Whether you call it the stomach flu or, more precisely, viral gastroenteritis, the highly contagious intestinal infection is no fun. Symptoms include watery diarrhea, stomach pain, vomiting, muscle aches, and mild headache that can last for several miserable days.
Because stomach flu, or gastroenteritis, is commonly referred to as “flu,” it’s easy to confuse it with influenza.
But the two illnesses are not the same.
Here’s what you need to know about stomach flu and gastroenteritis symptoms and how they differ from influenza.
What Is Stomach Flu? (gastroeneritis)
Stomach flu is when your stomach and intestines become inflamed and irritated.
Although the causes of stomach flu range from bacteria and parasites to food reactions and unclean water, close to half of all gastroenteritis cases in adults — and even more in children — are caused by a virus.
For this reason, stomach flu cannot be treated with antibiotics.
Stomach flu usually develops after contact with an infected person or consuming contaminated food or water. Stomach flu and gastroenteritis symptoms often last for three to seven days and sometimes up to 10 days.
The most common form of the stomach flu is norovirus, which causes 19 million to 21 million illnesses each year, according to the Centers for Disease Control and Prevention (CDC).
What is the Flu? (influenza)
While the stomach flu affects the stomach, influenza only affects the respiratory system (nose, throat, and lungs). Symptoms of the flu include fever, muscle aches, sore throat, and cough, and influenza can be prevented with a flu shot. Thankfully, people with the flu usually don’t have gastroenteritis symptoms.
How to Treat Stomach Flu
When you’re feeling miserable with stomach flu and other gastroenteritis symptoms, the last thing you want to hear is,
“You just have to wait it out.”
Unfortunately, there’s no cure or treatment for the stomach flu.
There are, however, some things you can do to relieve symptoms:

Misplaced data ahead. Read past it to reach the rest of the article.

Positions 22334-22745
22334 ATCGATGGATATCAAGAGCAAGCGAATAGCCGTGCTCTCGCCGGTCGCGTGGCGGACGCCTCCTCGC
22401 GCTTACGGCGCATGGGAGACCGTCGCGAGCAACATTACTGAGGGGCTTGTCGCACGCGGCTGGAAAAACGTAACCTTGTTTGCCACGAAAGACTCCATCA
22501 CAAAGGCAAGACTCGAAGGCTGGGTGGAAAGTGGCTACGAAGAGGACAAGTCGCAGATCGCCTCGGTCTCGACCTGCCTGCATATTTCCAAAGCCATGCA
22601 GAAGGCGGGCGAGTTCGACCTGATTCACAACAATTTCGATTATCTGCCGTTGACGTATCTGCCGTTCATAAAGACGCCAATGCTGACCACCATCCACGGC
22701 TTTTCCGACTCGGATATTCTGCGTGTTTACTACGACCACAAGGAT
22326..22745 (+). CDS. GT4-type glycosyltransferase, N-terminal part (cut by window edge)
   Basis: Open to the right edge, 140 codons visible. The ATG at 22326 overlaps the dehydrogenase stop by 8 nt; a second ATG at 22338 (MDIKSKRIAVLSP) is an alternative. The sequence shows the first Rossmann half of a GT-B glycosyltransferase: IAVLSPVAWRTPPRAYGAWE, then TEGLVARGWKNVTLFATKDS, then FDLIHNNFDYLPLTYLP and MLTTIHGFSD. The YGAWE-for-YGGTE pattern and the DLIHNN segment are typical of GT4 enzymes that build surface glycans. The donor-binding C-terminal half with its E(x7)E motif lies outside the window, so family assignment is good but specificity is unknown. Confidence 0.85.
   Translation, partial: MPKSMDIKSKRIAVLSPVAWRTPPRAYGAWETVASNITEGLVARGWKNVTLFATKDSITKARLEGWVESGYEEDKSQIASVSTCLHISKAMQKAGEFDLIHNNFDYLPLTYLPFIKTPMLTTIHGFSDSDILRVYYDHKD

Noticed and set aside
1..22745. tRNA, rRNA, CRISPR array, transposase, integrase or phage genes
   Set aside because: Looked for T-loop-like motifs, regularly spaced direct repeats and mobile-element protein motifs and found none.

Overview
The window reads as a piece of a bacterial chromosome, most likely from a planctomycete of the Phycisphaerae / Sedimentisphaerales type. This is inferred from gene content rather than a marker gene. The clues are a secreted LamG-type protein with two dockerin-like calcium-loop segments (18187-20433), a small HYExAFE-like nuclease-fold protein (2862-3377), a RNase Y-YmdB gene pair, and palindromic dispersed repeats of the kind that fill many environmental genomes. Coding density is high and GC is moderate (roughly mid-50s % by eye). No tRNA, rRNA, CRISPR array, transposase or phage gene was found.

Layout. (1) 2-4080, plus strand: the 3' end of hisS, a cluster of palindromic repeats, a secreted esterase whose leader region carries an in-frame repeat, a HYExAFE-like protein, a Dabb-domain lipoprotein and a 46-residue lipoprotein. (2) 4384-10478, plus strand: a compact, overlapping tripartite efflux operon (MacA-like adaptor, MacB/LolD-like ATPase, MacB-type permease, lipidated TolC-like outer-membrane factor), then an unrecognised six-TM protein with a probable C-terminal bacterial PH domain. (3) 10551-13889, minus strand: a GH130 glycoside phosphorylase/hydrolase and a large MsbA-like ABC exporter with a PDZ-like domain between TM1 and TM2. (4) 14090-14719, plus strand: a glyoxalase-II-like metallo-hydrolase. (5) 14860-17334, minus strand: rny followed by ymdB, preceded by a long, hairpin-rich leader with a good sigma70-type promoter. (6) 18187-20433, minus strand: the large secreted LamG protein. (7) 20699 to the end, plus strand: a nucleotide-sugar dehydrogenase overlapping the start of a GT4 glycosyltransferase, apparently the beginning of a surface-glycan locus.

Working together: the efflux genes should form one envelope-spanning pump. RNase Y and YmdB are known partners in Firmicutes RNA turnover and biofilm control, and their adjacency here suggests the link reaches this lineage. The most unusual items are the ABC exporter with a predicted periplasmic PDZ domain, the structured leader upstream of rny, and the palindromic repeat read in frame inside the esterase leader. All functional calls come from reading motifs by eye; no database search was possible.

- Stay hydrated by taking small sips of clear liquids, such as water or broth.
- Avoid caffeinated drinks like coffee and black tea, as well as alcohol, which can make symptoms worse.
- Stay away from foods that contain dairy, fiber, grease, and spices.
If you can’t hold down fluids, gastroenteritis can lead to dehydration.
Symptoms of dehydration include weakness, dizziness upon standing, rapid heartrate and decreased urination.
Dehydration can be treated at urgent care centers like GoHealth Urgent Care with IV fluids and anti-nausea medications.
BUT if you have a fever or severe localized abdominal pain or pain concentrated in one area, you may be sent to the Emergency Department for advanced imaging and lab testing to make sure it’s not something more serious.
How to Prevent Stomach Flu
Gastroenteritis is highly contagious. If you know it’s going around, the experts at GoHealth Urgent Care recommend taking extra precautions, like washing your hands even more than usual and avoiding close contact with infected people.
Here are some other preventive measures — not just to avoid the stomach flu but to stay healthy in general:
- Use the dishwasher instead of washing dishes by hand.
- Use soap and water instead of hand sanitizer. Also, wash your hands for as long as it takes to sing “Happy Birthday” twice.
- If you have a sick family member, ask him or her to use one bathroom while the rest of the household uses another.
- Wipe off shopping cart handles.
- Clean countertops and surfaces with a disinfectant spray, and wash clothes and bedding regularly.
GoHealth Urgent Care partners with these regional healthcare providers:
- Northwell Health-GoHealth Urgent Care in New York
- Dignity Health-GoHealth Urgent Care in San Francisco
- Legacy-GoHealth Urgent Care in Portland & Vancouver
- Hartford HealthCare-GoHealth Urgent Care in Connecticut
- Mercy-GoHealth Urgent Care in Arkansas, Springfield, St. Louis & Oklahoma
- Novant Health-GoHealth Urgent Care in North Carolina